If ever there was a record that did not get its due, this is it. Today “Odessey and Oracle” is more or less universally recognized as a pop music masterpiece, but in its time, the album was terribly neglected.
The Zombies had two chart hits in the heyday of the ’64-’65 British Invasion but all attempts to build on their success, or even to retain some of it, were futile. Singles released subsequent to “She’s Not There” and “Tell Her No” fell on deaf ears and it looked like the Zombies had spent their allotted flirtation with fame. From mid 1965 until the Summer of ’67, the band’s label would not even entertain the idea of releasing an album, due to their inability to produce a third hit single.
In a state of desperation, the Zombies changed labels and signed with CBS Records, but their fate did not improve. CBS provided a modest budget so new material could be recorded, and the band worked with alarming proficiency to produce a new album, but to no avail. CBS tested the waters and released “Care of Cell 44” as a single, but the indifference was palpable. Demoralized by the lack of public reaction and subsequent label disinterest, the Zombies abandoned their ambitions and broke up. With no band left to promote the album, CBS president Clive Davis decided to shelve the project. The recordings sat in a tape box for months until the recently hired Al Kooper, (founder “Blood, Sweat and Tears”), in his new role as staff producer, was reviewing the label catalog and came across “Odessey and Oracle.” Kooper was stunned by what he heard. He pleaded his case for releasing the album, based completely on its musical merit, and the label gave him his way, but would only release it on their tiny subsidiary, Date Records. As an interesting side-note, the presumed mis-spelling in the album title (“Odessey”) was not due to neglect, but a clever reference to an ‘ode’, as in a poem to be sung. Another single was culled, this time “Butcher’s Tale”, but crickets…nobody bought it, and no station put it into rotation. The album died a second death.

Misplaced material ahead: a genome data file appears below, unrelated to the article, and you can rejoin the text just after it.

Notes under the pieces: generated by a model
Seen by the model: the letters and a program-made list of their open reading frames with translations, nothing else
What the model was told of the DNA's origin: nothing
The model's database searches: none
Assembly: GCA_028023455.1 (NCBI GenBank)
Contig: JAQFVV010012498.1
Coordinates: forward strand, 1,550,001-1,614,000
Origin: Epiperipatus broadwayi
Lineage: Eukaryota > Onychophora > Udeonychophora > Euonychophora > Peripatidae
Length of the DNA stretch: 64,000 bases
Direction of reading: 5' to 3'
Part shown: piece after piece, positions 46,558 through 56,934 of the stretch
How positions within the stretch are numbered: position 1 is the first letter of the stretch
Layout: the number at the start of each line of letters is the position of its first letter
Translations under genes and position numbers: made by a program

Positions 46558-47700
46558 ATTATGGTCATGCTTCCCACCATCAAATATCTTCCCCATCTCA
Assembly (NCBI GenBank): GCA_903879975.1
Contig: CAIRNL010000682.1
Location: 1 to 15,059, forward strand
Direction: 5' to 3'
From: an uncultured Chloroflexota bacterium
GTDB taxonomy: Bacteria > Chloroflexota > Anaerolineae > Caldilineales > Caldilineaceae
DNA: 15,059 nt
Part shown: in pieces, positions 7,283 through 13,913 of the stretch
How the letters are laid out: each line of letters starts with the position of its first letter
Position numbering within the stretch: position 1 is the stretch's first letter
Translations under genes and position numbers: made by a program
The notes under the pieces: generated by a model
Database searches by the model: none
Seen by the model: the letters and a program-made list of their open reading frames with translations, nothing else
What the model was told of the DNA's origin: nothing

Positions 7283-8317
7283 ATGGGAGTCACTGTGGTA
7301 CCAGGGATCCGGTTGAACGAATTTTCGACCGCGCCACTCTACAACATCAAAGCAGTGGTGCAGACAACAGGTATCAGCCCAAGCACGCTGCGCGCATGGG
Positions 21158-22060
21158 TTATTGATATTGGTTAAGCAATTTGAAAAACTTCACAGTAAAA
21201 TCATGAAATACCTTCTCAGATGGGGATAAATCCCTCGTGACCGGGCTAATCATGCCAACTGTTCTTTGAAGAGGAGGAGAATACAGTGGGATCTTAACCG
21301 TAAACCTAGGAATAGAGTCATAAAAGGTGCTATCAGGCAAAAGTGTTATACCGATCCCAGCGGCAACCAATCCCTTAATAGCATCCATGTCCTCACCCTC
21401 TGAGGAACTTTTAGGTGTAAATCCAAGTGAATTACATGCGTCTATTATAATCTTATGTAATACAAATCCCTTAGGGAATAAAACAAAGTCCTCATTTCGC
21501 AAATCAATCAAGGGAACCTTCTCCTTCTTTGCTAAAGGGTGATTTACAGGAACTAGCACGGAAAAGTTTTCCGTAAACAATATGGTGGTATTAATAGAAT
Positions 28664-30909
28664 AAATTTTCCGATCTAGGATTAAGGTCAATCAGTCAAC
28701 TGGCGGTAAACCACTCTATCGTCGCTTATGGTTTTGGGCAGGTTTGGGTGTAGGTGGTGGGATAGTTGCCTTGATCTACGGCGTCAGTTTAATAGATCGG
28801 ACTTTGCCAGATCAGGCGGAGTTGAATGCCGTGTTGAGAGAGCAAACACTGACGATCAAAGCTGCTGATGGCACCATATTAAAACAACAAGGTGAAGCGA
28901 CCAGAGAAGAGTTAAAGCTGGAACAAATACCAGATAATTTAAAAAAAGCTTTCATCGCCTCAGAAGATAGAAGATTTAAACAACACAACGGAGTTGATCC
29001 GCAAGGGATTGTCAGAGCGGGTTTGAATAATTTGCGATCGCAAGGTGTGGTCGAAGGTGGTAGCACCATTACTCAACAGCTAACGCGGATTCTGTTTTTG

With seemingly relentless passion, Kooper argued for yet another single. Against logic, “Time of the Season” was released in the Spring of 1968 – nine months after it was recorded – and it also bombed. How many times can the same set of songs be rejected? How much humiliation must be brought to bear? Incredibly, by some inexplicable miracle, the story did not end there. Cut forward to 1969. Date Records executives again reviewed their catalog and flying in the face of logic or even common sense, decided to Re-release “Time off the Season”, backed with another earlier flop single called “Friends of Mine”. Being almost two years old, the song could have qualified as a ‘golden oldie’ by then. The band had not existed for over a year. This time, though, the song catches fire. Despite its ‘age’, “Time of the Season” sounds fresh and distinctly modern. Over forty years later, it still does! The song rises to #3 on the pop charts, pulling the now re-released album with it, where it barely scrapes on to the Hot 100 album charts. Slowly, the album gets heard and as the decades pass, more and more critical praise is heaped on the album until it is posthumously recognized as a true masterpiece that suffered the unfortunate fate of being a bit too far ahead of its time.
April 1968 - Billboard Charted #95